10 Great Horse Races of Our Time

Horse racing has long history of hugely exciting races at all levels, from Maiden Plates to the major international showdowns between the world’s leading thoroughbreds at any given point in time. There have been sensational triumphs, wonderful race-riding, superb comebacks, record-setting efforts, heart-stopping duels and astounding performances by superstars of the turf – all leaving truly special memories.

Compiled below, 10 races acknowledged as immense crowd-pleasers with accompanying mainstream headline press coverage and, for the purposes of this article, focusing on the 1970s onwards.

Crisp and Red Rum in the Grand National

Aintree, 31 March 1973

UK jumps star Red Rum and the Australian chaser Crisp were priced up joint-favourites at 9-1 for a highly anticipated ‘National’ duel. For most of the race, it looked as if Crisp would take the gruelling contest with ease. He’d built up a 20-length lead at the hallway mark and his jockey Richard Pitman later recalled that at Becher's Brook on the second circuit, fallen jockey David Nicholson shouted at him: ‘Richard, you're 33 lengths clear, kick on and you'll win!’ But at the same time, he heard the Tannoy commentator Michael O'Hehir declare: ‘And Red Rum is coming out of the pack, Brian Fletcher is kicking him hard!’ With a single fence to go, Crisp still held a 15-length advantage, but he folded like a deck chair after the last jump, coming almost to a complete and tired stop. Pitman tried his best to coax some extra energy from his mount, but the mighty Red Rum pounced powerfully and got his head in front just two strides from the finishing post for the first of his three National wins, and in a record time that would stand until 1990.

Secretariat in the Belmont Stakes

Belmont Park, New York, 9 June 1973

Secretariat cemented his legend in the fabric of racing history with a spectacular success at the Belmont Stakes, becoming the first horse since Citation in 1948 to win America’s coveted Triple Crown. Ridden by Ron Turcotte, he completed the 2400m race in a record 2 minutes and 24 seconds and hit the line no less than 31 lengths clear of the second horse. The Daily Racing Form’s Charles Hatton enthused: 'He could not have moved faster if he had fallen off the grandstand roof. Many punters kept their tote tickets as souvenirs, refusing to cash in!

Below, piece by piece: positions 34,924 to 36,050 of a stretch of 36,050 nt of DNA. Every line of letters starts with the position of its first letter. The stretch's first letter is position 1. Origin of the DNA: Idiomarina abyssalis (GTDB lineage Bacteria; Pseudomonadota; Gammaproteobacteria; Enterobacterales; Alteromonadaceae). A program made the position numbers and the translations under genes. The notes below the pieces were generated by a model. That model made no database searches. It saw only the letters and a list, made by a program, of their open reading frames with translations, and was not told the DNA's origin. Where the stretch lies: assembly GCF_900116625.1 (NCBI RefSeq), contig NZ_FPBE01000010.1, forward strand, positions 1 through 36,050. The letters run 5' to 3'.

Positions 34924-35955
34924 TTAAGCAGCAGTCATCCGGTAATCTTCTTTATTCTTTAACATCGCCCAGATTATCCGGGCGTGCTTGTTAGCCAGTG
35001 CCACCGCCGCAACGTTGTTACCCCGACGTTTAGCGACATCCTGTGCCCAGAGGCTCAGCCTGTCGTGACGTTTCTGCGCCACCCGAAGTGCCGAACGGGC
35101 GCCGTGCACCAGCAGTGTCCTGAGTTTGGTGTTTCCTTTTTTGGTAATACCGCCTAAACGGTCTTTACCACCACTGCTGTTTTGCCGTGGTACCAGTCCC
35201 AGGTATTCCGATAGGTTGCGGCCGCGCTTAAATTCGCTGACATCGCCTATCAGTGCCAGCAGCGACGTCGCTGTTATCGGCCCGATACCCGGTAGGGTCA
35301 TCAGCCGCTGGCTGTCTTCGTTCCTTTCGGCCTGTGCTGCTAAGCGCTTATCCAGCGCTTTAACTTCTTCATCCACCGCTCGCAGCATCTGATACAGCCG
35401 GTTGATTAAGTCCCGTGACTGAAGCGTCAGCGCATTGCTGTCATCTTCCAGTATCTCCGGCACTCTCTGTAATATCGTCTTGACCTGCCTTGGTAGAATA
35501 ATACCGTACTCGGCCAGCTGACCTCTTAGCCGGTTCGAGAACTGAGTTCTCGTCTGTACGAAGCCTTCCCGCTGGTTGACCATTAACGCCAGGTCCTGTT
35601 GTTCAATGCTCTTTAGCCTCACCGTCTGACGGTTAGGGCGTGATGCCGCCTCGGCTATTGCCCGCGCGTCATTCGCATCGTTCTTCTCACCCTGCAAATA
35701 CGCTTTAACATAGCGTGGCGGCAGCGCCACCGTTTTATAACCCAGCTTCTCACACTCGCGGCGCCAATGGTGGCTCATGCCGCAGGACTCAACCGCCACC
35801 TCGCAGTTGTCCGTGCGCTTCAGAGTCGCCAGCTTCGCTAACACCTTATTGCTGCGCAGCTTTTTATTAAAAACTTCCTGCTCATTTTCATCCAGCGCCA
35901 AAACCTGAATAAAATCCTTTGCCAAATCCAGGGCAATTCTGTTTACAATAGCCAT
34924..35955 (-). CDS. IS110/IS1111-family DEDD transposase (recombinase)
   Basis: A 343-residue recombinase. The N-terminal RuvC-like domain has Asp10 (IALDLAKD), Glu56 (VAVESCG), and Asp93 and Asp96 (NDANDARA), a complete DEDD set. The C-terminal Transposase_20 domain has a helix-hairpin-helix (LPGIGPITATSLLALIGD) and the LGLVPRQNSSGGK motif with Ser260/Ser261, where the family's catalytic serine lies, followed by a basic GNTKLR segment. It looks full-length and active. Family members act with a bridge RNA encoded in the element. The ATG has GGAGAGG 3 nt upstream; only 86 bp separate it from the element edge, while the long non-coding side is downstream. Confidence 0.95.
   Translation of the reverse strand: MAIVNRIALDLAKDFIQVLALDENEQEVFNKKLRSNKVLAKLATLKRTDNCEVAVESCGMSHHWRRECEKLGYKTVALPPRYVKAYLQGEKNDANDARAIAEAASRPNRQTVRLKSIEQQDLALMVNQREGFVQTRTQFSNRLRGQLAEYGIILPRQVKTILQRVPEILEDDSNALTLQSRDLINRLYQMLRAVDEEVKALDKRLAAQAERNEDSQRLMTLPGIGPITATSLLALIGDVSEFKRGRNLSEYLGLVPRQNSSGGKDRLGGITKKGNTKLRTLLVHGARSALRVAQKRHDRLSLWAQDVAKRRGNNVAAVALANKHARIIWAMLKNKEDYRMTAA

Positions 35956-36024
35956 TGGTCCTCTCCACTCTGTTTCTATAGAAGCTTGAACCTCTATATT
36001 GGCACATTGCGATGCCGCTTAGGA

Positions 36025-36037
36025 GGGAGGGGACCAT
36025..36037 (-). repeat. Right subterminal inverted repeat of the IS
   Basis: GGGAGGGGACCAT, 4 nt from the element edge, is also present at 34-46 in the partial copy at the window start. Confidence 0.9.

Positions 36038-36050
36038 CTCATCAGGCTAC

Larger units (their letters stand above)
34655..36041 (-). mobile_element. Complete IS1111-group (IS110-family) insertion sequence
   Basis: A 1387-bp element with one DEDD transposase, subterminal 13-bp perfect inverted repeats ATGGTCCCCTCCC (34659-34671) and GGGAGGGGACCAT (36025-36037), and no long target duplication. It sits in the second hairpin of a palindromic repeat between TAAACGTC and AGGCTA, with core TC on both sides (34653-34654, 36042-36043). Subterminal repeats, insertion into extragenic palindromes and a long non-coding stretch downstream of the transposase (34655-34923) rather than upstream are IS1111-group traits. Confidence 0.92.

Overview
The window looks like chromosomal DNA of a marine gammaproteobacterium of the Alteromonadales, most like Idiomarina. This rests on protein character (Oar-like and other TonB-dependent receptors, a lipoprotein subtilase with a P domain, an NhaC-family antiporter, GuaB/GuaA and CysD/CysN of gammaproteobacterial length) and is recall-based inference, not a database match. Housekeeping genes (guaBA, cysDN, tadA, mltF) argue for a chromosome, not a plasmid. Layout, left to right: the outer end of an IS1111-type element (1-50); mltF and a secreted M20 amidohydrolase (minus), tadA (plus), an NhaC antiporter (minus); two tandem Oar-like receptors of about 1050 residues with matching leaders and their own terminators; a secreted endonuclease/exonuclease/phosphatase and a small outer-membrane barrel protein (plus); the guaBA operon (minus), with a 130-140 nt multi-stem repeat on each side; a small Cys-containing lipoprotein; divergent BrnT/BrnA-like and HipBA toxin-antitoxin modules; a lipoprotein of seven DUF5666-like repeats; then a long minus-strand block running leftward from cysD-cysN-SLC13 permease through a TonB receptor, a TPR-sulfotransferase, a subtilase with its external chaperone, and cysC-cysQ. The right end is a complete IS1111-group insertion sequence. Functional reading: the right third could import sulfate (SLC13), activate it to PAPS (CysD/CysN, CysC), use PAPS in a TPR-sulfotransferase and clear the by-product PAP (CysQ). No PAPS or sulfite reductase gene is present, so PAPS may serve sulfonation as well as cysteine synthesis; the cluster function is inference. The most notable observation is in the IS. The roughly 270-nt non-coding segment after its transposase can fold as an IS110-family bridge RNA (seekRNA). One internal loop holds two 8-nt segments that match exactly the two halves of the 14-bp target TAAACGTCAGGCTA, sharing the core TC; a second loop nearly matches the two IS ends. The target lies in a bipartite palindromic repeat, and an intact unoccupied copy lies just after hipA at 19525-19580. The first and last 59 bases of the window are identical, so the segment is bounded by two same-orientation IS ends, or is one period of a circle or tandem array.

Grundy and Bustino in the King George VI and Queen Elizabeth Diamond Stakes

Ascot, 26 July 1975

This memorable race was billed as ‘the true clash of the generations’ between the three-year-old Epsom Derby winner Grundy and the year older Bustino, master of his own class. The race was run at a cracking pace and then developed into the contest of dreams as Grundy and Bustino came together to fight it out in the home run. Grundy pushed forward, but Bustino refused to give in, grinding back hard. A dead-heat might have been the fairest result. but Bustino weakened marginally over the last 100m and Grundy edged ahead under Pat Eddery, winning by half-a-length.

Affirmed and Alydar in the Belmont Stakes

Belmont Park, 10 June 1978

Affirmed and Alydar raced against each other 10 times, Affirmed winning seven of their contests, of which their Belmont Stakes duel was the most memorable. This was as good as a match race, although three other horses ran. Affirmed and Alydar galloped side-by-side down the straight with Affirmed winning by a neck to become the 11th Triple Crown winner. Affirmed’s jockey Steve Cauthen's raved afterwards: 'This was a real horse race, all right.'

You might enjoy: The greatest of the great US Triple Crown winners

Shergar, Epsom Derby

Epsom Downs, 3 June 1981